— Mission Statement —
Providing honest reporting and analysis on the intersection of contemporary issues and theology, based on a ..… Biblical Christian Worldview.

HomeIn the NewsThe Pledge of Allegiance 

The Pledge of Allegiance 

This is a review of the history, context, and content of the Pledge of Allegiance viewed through the lens of a Biblical Christian worldview.

History of the Pledge of Allegiance

The American Pledge of Allegiance to the Flag was written in 1892 by Francis Bellamy, and it was first recited in the same year by 12 million schoolchildren, on October 12th, to recognize the 400-year anniversary of the voyage of Christopher Columbus. It read:

“I pledge allegiance to my Flag and the Republic, for which it stands,—one nation, indivisible—with liberty and justice for all.”

This original version was changed in the 1920’s in order to be specific to the United States flag, due to its use for reciting by immigrants seeking US citizenship :

“I pledge allegiance to the Flag of the United States of America and to the Republic for which it stands,—one nation, indivisible—with liberty and justice for all.”

During World War II, there was a public outcry because school children were pledging allegiance in a stance similar to the “Nazi salute”. Roosevelt, president in 1942, declared the pledge should be “rendered by standing with the right hand over the heart”.

In 1943 the Supreme Court ruled that no student can be forced to participate in the pledge.

Finally, in 1954, Eisenhower pressed Congress to add the words, “under God” to the pledge. In Eisenhower’s words, “it would reaffirm the transcendence of religious faith in America’s heritage and future and strengthen those spiritual weapons which forever will be our country’s most powerful resource in peace and war.” The final version then became:

“I pledge allegiance to the flag of the United States of America, and to the republic for which it stands, one nation under God, indivisible, with liberty and justice for all.”

Since that time, there have been challenges to the words “under God” based on potential violation of the 1stAmendment. However, to date, these cases have been either not taken up by the Supreme Court, or rejected.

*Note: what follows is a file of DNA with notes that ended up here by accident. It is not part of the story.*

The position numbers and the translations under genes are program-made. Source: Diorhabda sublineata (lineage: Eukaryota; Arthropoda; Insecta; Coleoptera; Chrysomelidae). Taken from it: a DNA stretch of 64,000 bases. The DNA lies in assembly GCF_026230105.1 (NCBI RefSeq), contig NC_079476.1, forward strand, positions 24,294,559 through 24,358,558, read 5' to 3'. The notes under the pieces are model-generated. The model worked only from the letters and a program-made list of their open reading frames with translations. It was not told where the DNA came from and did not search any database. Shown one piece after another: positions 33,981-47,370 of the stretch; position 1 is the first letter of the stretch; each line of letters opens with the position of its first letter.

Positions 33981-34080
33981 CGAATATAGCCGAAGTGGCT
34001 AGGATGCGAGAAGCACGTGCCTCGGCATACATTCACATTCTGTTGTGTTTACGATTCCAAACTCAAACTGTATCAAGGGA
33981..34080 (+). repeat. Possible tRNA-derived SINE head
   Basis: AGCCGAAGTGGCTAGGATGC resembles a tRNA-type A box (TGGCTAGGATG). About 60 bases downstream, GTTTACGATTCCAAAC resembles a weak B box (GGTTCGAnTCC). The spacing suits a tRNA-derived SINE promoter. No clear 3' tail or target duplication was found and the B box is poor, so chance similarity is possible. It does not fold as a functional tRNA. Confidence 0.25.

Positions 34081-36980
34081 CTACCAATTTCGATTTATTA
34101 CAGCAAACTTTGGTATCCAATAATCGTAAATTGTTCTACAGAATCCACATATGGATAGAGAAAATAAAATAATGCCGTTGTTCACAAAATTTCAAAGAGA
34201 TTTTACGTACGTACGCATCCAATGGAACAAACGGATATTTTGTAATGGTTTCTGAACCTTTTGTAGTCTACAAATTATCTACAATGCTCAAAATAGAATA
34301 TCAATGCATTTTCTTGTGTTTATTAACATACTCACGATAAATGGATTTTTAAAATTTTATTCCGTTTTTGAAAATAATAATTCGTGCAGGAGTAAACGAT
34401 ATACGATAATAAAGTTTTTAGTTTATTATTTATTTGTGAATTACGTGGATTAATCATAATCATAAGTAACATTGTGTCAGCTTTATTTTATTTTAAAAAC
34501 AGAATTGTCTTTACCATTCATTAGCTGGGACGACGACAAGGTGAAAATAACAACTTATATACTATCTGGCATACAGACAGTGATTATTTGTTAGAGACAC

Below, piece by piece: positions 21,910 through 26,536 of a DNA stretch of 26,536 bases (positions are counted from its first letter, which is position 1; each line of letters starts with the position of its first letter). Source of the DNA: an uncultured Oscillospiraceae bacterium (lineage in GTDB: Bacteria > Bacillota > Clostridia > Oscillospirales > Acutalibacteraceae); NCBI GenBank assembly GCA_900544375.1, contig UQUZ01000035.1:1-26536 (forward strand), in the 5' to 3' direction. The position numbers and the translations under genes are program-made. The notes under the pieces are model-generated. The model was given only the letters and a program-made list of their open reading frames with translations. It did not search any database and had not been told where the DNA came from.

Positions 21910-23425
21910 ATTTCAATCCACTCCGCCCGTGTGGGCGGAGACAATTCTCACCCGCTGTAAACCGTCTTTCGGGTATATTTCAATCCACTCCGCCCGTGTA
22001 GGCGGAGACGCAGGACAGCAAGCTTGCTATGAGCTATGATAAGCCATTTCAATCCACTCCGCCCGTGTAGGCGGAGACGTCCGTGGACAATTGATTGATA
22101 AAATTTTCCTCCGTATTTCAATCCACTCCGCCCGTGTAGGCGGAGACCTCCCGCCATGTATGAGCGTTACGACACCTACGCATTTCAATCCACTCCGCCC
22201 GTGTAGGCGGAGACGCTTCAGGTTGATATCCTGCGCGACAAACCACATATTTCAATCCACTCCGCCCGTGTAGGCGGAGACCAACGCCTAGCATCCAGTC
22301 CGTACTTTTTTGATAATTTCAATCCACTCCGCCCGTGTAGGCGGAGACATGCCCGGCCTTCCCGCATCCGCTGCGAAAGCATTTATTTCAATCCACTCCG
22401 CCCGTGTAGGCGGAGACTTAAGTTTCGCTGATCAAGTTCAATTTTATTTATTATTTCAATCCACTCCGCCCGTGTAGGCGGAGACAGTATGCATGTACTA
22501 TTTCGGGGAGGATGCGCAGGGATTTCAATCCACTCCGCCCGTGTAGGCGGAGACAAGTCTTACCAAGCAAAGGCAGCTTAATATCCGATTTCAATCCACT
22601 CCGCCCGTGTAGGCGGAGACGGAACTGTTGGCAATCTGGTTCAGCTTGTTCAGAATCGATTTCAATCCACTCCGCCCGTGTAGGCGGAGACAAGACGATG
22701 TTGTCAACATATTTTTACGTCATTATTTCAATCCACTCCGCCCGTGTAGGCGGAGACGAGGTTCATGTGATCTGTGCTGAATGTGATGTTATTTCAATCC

What does the Pledge of Allegiance really say?

It is always helpful to break things down into their component parts and, by viewing each component, one can put a phrase back together without the gaslighting that seems to be occurring on a regular basis on hot-button topics like Christian Nationalism or Christian Theocracy. With that in mind:

I pledge allegiance – allegiance in this context is defined by Webster as, ‘loyalty by a citizen to a government”. Of course, there are many in this country who are not comfortable with expressing loyalty to our government. This sad reality is true at all extremes (conservative and liberal) based on distrust. However, even in mainstream America, a Pew Research study this year showed as high as 65% of Americans polled believed that political candidates run for office to serve their own personal interests rather than that of the country.  

To the flag of the United States of America – Our flag, as is true with most countries, represents leaders who make, adjudicate and enforce a moral code through laws. Clearly, the distrust Americans have in the media and our elected leaders is evidenced by our disrespect for the flag. However, for those patriotic to this country, the flag has a broader meaning. It also represents pride in our accomplishments (separate from a failing government) and the commitment and sacrifice of our men and women in uniform. 

And to the republic for which it stands – A republic is defined simply as ‘the government’. So again, the flag is a symbol and the republic is the actual entity that sets the laws and is called to protect the populace under its jurisdiction. Sadly, there are many who believe the “republic” is failing on both counts. Moral laws are being ignored and our military is being undermined by reduced readiness and a lack of patriotism.